An exotic new microphone has arrived in the Adafruit shop, a PDM MEMS Microphone! PDM is the 'third' kind of microphone you can integrate with electronics, apart from analog or I2S. These microphones are very commonly used in products, but are rarely seen in maker projects. They offer a low cost digital interface, which your chip may support!
This fully-featured UDA1334A I2S Stereo DAC breakout is a perfect match for any I2S-output audio interface. It's affordable but sounds great! The NXP UDA1334A is a jack-of-all-I2S-trades: you can use 3.3V - 5V logic levels (a rarity), and can process multiple different formats by setting two pins to high or low. The DAC will process data immediately, and give you a clear, analog, stereo line level output. It's even cool with MCLK-less I2S interfaces such as the Raspberry Pi (which it's ideal for) - a built in PLL will generate the proper clock from the bitclock signal.
Playing MP3 audio files on an Arduino compatible board used to be a clunky and expensive ordeal. Now it's a breeze with the Adafruit MP3 library. If you have an ARM Cortex M4 (or M3) based microcontroller board, and you want to rock out, this mini guide will be music to your ears. With the accompanying library, based off of Helix, you will be able to decode and play stereo MP3 files without the need for an external chip! That's right, no VLSI VS10xx chips required, you can do it on the fly!
This is a great battery-backed real time clock (RTC) that allows your microcontroller project to keep track of time even if it is reprogrammed, or if the power is lost. Perfect for datalogging, clock-building, time stamping, timers and alarms, etc. Equipped with PCF8523 RTC - it can run from 3.3V or 5V power & logic!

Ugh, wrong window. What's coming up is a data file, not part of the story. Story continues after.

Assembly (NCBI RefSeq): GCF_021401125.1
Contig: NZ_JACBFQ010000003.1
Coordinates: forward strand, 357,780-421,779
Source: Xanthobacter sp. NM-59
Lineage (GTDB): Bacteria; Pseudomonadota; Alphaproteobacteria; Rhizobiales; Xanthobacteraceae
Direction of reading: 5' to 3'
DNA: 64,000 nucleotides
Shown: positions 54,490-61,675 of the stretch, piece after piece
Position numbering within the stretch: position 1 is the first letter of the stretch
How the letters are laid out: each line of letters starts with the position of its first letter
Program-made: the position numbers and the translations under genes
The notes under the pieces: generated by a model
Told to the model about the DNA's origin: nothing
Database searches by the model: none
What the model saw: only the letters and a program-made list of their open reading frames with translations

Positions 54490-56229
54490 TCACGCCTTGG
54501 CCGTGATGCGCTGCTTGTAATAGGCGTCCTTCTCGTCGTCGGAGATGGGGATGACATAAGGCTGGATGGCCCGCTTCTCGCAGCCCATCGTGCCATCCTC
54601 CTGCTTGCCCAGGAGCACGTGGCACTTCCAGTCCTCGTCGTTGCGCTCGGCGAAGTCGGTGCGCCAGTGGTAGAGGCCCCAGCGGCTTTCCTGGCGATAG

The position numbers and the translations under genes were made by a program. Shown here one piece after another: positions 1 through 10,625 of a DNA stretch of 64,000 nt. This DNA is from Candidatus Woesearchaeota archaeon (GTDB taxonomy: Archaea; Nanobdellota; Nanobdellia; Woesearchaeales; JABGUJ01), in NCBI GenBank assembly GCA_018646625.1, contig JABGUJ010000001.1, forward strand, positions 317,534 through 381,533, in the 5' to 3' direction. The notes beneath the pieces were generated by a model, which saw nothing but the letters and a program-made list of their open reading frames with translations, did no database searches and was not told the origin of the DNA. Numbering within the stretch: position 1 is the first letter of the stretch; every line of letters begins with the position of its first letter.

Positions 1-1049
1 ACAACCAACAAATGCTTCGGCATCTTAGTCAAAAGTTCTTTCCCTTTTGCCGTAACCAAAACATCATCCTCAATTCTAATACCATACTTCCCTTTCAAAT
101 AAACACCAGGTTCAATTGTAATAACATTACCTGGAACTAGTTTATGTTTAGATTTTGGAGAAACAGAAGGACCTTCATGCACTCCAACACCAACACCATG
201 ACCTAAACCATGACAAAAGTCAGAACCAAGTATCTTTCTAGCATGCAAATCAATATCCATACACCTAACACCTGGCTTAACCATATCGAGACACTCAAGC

This project turns a toy hammer into a magic wand that produces different sound and light effects depending on the spell cast based on simple gesture recognition. The amount of components in this project combined with the small room requites a bit of cramfu to get all the parts to fit. The compact nature of this project and the number of components means it's a best for a somewhat experienced maker.
With some development boards, low power usage is an afterthought. Especially when price and usability is the main selling point. So what should you do when its time to turn around and make that project of yours run on a battery or solar? Sure you could try to hot-air that regulator off, or you could jerry-rig a relay. Or, use a 555? Ugh, the options aren't that great.
Add motion, direction and orientation sensing to your Arduino project with this all-in-one 9-DOF sensor. Inside the chip are three sensors, one is a classic 3-axis accelerometer, which can tell you which direction is down towards the Earth (by measuring gravity) or how fast the board is accelerating in 3D space. The other is a 3-axis magnetometer that can sense where the strongest magnetic force is coming from, generally used to detect magnetic north. The third is a 3-axis gyroscope that can measure spin and twist. By combining this data you can REALLY orient yourself.
Build your own Overwatch Lucio Blaster! Use Arduino, NeoPixels, MP3 Music Maker, Audio FX board, and a 20 watt amplifier to drive the impressive blasting sound effects, lights, and music from this Overwatch prop gun! In part three, turn prototype circuit into a permanent one, 3D print and assemble the final gun.
The VL6180X is a Time of Flight distance sensor like no other you've used! The sensor contains a very tiny invisible laser source, and a matching sensor. The VL6180X can detect the "time of flight", or how long the light has taken to bounce back to the sensor. Since it uses a very narrow light source, it is good for determining distance of only the surface directly in front of it. Unlike sonars that bounce ultrasonic waves, the 'cone' of sensing is very narrow. Unlike IR distance sensors that try to measure the amount of light bounced, the VL6180X is much more precise and doesn't have linearity problems or 'double imaging' where you can't tell if an object is very far or very close.